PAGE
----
“Don’t forget to study.” This is a common phrase that teachers and parents will tell students. This phrase has an infinite number of meanings. Most times, the person saying, “Don’t forget to study,” has a particular image in his mind about what that should look like and consist of. And odds are, the student hearing that message is thinking of something different altogether.
Studying is an ambiguous term. It can mean any amount of time, planning, or work. It can mean any method that one chooses to study. It can vary between subjects; a math test and a history test require different study techniques. And how do we know when to stop? Or how do we know when enough is enough? Studying is not like a homework assignment. It does not end when we get to the bottom of the page. It ends when we decide that the content is mastered.
No matter the subject, we can quantify the act of studying into multiple components that students must consider when preparing for an exam.
Materials- Students have a lot of “stuff” at their disposal. Study guides, notes, textbooks, past homework assignments, old quizzes and tests, youtube videos, and on and on. It is important to identify and prioritize the most targeted and beneficial resources. This will not only save time by being as efficient as possible, but it will also make the student recognize the quantity of content to be studied and assess the difficulty of the content.
Time- Time is the currency of studying. Students must understand the time they will need to prepare and be able to manage and plan this time. So often, students fall into the trap of waiting until the night before an exam or pulling all nighters. This is because the previous step was skipped and time has not been considered.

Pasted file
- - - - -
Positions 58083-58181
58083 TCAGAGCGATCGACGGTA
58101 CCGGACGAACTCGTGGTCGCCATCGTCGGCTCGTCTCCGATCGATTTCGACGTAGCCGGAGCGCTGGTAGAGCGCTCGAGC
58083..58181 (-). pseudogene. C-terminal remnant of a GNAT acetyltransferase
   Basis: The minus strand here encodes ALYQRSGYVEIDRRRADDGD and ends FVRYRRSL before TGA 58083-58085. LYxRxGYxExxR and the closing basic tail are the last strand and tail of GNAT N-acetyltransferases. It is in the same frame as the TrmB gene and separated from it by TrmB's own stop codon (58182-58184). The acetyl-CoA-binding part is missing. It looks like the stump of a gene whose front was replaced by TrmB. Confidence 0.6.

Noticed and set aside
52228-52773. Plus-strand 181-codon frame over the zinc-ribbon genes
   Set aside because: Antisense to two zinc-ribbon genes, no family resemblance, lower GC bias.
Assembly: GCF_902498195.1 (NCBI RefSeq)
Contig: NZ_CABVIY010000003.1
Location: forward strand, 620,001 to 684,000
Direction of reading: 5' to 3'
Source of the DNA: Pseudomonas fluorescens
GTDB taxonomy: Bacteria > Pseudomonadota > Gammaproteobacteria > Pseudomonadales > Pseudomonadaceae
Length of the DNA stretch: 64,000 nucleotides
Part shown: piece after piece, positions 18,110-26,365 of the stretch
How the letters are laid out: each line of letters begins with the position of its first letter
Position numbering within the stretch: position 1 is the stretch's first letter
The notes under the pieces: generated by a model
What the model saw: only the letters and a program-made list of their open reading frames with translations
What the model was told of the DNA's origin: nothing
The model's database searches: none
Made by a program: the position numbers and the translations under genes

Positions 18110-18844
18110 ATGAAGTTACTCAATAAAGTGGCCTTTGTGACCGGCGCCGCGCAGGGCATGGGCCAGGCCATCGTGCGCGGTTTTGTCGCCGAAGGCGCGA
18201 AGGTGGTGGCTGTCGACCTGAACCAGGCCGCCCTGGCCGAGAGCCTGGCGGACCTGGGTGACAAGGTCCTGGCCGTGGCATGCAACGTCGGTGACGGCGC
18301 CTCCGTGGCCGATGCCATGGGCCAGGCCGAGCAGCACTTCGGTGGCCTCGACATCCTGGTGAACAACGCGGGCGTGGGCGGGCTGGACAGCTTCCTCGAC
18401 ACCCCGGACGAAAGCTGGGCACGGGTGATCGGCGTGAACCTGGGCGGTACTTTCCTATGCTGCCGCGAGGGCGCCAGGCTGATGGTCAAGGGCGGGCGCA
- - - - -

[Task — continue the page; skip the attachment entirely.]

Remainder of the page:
Methods- The methods we use are crucial. If five students all determine that the information in a textbook is what they need to study, they all may do this differently. They might annotate, take notes, make flashcards, draw pictures, etc. Having a study method and strategy before sitting down will help the student initiate the studying. It also will ensure that they are being thoughtful and direct about how they will learn the information.
The worst thing we can do when studying is sit down and think, “Time to start, what should I do?” By the time the student is sitting at their desk to begin studying, they should know what they are using, how they are using it, when they are going to study, and why they are going to study a specific way. This process helps us cut down on the ambiguity and provides a starting point, a stopping point, and a process to follow.